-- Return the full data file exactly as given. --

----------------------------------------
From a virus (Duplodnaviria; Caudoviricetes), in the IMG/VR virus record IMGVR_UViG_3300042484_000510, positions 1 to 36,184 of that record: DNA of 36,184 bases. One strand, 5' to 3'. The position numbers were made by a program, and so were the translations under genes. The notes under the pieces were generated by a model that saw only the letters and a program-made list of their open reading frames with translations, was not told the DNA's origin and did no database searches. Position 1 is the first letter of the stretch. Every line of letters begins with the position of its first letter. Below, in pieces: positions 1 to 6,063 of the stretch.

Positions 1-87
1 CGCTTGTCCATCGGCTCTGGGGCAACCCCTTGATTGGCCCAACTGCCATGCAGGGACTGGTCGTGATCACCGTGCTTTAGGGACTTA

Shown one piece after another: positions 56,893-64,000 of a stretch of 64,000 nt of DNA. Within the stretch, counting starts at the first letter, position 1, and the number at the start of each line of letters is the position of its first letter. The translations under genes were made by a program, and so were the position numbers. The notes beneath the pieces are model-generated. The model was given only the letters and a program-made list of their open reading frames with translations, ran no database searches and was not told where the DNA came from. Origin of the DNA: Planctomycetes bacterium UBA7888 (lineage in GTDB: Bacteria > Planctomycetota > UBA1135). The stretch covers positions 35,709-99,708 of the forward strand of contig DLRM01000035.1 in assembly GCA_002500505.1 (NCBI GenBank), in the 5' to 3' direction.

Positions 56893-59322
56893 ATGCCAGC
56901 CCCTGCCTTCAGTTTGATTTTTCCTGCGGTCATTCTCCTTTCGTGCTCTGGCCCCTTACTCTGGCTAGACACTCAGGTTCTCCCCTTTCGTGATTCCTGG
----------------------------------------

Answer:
From a virus (Duplodnaviria; Caudoviricetes), in the IMG/VR virus record IMGVR_UViG_3300042484_000510, positions 1 to 36,184 of that record: DNA of 36,184 bases. One strand, 5' to 3'. The position numbers were made by a program, and so were the translations under genes. The notes under the pieces were generated by a model that saw only the letters and a program-made list of their open reading frames with translations, was not told the DNA's origin and did no database searches. Position 1 is the first letter of the stretch. Every line of letters begins with the position of its first letter. Below, in pieces: positions 1 to 6,063 of the stretch.

Positions 1-87
1 CGCTTGTCCATCGGCTCTGGGGCAACCCCTTGATTGGCCCAACTGCCATGCAGGGACTGGTCGTGATCACCGTGCTTTAGGGACTTA

Shown one piece after another: positions 56,893-64,000 of a stretch of 64,000 nt of DNA. Within the stretch, counting starts at the first letter, position 1, and the number at the start of each line of letters is the position of its first letter. The translations under genes were made by a program, and so were the position numbers. The notes beneath the pieces are model-generated. The model was given only the letters and a program-made list of their open reading frames with translations, ran no database searches and was not told where the DNA came from. Origin of the DNA: Planctomycetes bacterium UBA7888 (lineage in GTDB: Bacteria > Planctomycetota > UBA1135). The stretch covers positions 35,709-99,708 of the forward strand of contig DLRM01000035.1 in assembly GCA_002500505.1 (NCBI GenBank), in the 5' to 3' direction.

Positions 56893-59322
56893 ATGCCAGC
56901 CCCTGCCTTCAGTTTGATTTTTCCTGCGGTCATTCTCCTTTCGTGCTCTGGCCCCTTACTCTGGCTAGACACTCAGGTTCTCCCCTTTCGTGATTCCTGG